Foreign Institutional Investors (FIIs) withdrew about $1.7 billion of funds from the Indian stock market last month amid talks of an interest rate cycle reversal in the US. However, US-based private equity (PE) funds continue to pump in money in private space. Sanjay Nayar
, chief executive officer of KKR India, in an interview with Abhineet Kumar
on why private equity (PE) firms continue to be bullish on privately-held Indian companies
at a time when there are valuation concerns for publicly-listed companies.
He also shares KKR India’s investment plans. Edited excerpts:
At a time when foreign portfolio flows are waning, private equity flows have remained strong. What does it explains?
PE capital flows have increased on a trend and structural basis for many reasons. The first reason being the growing confidence among PE funds, as they are starting to get money back. The sentiment within the LP community is hugely positive, which is visible in the funds raised by various PE funds, including us. The government has effectively worked towards sorting tax issues. The economy today is on a very good footing, driven by strong political stability and certainty. There has been a measured approach towards capping subsidy and spending has increased on infra, railways, highways, etc. Other impactful structural reforms such as the National Company Law Tribunal (NCLT) process and bankruptcy code have driven companies
to settle dues. These initiatives have helped alleviate capital constraints of banks to some extent. Nevertheless, progress has been in the right direction. KKR and the industry overall have witnessed successful exits through the past three years, this has been a key driver of fund flows. As a result, PE is seeing continuous flow on the back of sustained economic growth of 6 to 7 per cent.
Does this really mean that we are on high growth path now?
The government now needs to target a secular growth rate of 8-10 per cent. There needs to be a concerted focus on the structural changes in the economy, which will take India to a new phase of growth. While some positive steps to this effect have been in the form of GST and the Bankruptcy code, there now needs to be a focus on structural changes in the economy. It will be comparatively more difficult to drive structural changes in the banking, land and labour sectors but the process should be initiated.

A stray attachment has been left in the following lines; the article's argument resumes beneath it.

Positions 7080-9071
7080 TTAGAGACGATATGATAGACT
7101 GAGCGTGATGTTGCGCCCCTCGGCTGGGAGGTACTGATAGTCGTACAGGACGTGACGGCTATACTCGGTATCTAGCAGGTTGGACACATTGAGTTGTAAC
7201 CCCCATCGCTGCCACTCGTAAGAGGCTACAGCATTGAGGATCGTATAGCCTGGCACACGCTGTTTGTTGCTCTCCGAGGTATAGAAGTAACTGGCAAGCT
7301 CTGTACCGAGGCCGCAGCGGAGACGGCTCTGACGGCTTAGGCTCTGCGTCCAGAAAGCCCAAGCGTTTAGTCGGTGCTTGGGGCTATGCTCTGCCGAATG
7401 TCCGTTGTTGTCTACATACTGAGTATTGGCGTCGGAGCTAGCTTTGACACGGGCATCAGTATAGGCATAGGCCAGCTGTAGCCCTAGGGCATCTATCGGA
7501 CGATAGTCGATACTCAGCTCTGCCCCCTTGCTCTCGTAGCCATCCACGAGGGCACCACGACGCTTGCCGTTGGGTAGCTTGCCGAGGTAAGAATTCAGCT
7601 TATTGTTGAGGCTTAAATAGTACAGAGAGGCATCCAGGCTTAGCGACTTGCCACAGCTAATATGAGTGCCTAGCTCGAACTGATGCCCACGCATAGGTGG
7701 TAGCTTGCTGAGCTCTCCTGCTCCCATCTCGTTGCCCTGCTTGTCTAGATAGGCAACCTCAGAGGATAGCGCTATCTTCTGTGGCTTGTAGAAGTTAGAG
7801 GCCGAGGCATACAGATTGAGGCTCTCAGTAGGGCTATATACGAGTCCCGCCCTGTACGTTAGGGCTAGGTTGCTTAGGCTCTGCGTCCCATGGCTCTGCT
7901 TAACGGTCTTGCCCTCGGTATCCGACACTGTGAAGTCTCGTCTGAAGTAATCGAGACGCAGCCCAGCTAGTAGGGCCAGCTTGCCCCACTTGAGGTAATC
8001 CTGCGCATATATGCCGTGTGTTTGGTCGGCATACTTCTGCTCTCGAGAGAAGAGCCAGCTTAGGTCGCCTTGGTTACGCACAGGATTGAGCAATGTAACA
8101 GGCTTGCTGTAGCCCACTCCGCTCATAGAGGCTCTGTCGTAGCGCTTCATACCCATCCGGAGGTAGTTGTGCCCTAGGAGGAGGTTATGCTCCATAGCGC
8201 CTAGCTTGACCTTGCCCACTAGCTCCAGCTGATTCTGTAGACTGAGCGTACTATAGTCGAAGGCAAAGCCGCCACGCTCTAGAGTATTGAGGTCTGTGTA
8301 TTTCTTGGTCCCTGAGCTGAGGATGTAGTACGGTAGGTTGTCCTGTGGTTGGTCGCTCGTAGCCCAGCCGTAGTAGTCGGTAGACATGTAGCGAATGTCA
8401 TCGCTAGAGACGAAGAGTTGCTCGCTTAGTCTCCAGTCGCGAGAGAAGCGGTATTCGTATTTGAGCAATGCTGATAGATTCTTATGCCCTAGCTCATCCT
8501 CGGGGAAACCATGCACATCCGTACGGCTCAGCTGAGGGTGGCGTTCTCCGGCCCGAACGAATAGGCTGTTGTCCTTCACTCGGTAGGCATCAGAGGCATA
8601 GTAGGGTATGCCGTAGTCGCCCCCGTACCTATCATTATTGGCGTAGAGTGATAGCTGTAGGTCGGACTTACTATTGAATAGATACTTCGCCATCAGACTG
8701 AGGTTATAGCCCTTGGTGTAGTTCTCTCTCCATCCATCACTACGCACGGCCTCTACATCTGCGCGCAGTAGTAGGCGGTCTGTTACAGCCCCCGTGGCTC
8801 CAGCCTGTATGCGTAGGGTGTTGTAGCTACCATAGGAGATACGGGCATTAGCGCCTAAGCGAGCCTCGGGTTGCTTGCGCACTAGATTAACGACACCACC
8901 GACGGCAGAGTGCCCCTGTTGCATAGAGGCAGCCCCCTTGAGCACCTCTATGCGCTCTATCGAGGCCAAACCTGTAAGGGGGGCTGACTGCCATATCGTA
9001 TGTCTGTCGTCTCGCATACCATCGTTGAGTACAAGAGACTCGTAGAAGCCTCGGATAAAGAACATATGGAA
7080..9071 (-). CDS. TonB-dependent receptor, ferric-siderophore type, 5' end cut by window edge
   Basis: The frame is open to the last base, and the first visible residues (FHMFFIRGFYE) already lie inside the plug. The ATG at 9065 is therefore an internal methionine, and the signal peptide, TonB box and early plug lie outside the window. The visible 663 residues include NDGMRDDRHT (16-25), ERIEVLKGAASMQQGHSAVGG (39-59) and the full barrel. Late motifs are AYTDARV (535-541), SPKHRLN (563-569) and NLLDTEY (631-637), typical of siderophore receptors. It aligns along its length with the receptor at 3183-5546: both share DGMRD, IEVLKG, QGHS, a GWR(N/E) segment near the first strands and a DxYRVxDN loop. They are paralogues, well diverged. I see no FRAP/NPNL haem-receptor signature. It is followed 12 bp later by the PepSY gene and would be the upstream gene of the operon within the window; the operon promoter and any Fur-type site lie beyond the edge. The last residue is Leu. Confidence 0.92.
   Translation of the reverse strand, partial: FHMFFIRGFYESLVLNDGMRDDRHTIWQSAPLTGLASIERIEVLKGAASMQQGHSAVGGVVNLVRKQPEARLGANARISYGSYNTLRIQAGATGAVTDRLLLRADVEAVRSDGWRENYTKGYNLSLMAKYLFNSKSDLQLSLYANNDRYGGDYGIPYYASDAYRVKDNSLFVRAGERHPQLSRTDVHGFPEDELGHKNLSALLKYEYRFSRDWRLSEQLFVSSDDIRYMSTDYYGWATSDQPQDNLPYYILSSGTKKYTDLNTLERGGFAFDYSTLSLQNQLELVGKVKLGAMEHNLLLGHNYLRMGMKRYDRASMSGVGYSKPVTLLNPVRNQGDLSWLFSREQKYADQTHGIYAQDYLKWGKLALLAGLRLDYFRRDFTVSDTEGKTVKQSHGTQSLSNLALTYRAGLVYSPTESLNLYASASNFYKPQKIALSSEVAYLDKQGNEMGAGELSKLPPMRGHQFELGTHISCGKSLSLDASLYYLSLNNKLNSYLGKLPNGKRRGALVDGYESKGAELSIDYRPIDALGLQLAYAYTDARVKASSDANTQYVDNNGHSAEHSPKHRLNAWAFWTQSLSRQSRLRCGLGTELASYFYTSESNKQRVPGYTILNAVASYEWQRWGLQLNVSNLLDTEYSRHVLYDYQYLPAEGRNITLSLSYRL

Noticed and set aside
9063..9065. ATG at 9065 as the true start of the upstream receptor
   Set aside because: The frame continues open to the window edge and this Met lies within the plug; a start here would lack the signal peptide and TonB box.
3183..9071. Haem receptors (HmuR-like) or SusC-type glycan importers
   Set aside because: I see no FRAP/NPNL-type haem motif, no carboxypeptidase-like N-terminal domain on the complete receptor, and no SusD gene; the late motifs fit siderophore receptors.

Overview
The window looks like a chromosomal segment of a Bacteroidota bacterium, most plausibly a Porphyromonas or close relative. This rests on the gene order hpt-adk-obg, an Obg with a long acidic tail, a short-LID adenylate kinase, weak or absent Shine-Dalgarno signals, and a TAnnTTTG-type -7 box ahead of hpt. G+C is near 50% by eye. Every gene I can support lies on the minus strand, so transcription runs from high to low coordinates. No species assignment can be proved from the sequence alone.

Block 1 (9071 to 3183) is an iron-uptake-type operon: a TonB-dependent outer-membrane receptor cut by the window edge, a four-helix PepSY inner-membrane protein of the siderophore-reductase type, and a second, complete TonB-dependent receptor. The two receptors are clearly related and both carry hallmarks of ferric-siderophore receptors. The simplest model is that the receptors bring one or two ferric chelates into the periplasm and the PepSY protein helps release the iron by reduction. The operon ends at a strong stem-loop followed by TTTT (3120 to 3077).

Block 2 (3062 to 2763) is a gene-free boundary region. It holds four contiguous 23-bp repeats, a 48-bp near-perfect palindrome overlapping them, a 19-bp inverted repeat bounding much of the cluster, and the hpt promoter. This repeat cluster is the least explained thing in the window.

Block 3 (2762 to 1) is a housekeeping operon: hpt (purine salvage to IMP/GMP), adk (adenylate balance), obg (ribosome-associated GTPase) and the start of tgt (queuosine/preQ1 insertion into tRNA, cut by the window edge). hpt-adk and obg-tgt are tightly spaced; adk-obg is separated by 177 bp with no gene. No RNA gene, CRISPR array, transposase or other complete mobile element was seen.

In the meantime, the government should also focus on the sale of non-strategic assets such as some of the surplus land, and loss-making PSUs. However, in the long term, private sector investment will need to pitch in. Currently the private sector is still recovering from legacy debt and capacity underutilisation. This government is doing a good job by catalysing growth through public spending, however this must be ultimately replaced with more private sector investment. Given the saving investment gap, which exists and will continue to exist if India has to achieve these kind of growth rates, PE will play a very important role to bridge this gap. Further, PE represents strategic and patient capital which is far less susceptible to interest rate cycles and secondary markets.
In the US interest rate cycle reversal is expected soon. That will further affect FII flow in secondary markets. Is it concern for PE money too?
No, this is not as big a concern for private equity capital as he said earler. Although, if the markets correct dramatically, then it is a symptom that they were rather overvalued and it does bring down the benchmarks of valuations.
What is your exit expectation from Gland Pharma following Shanghai Fosun’s proposal for buyout facing hurdle from the government?
We have not heard from the government as yet, positive or negative.
In June, KKR raised $9.3 billion Asia fund. What is the update for investments in India from this fund?
We recently invested $200 million in Radiant Hospital from this fund. We are currently invested in pharma, financial services, telecom. We are now focused on making significant new investments — coming out of continuous corporate dialogue and M&A activity.
Given the backdrop of the Indian economy, our next deals will be largish, controlling and transformative.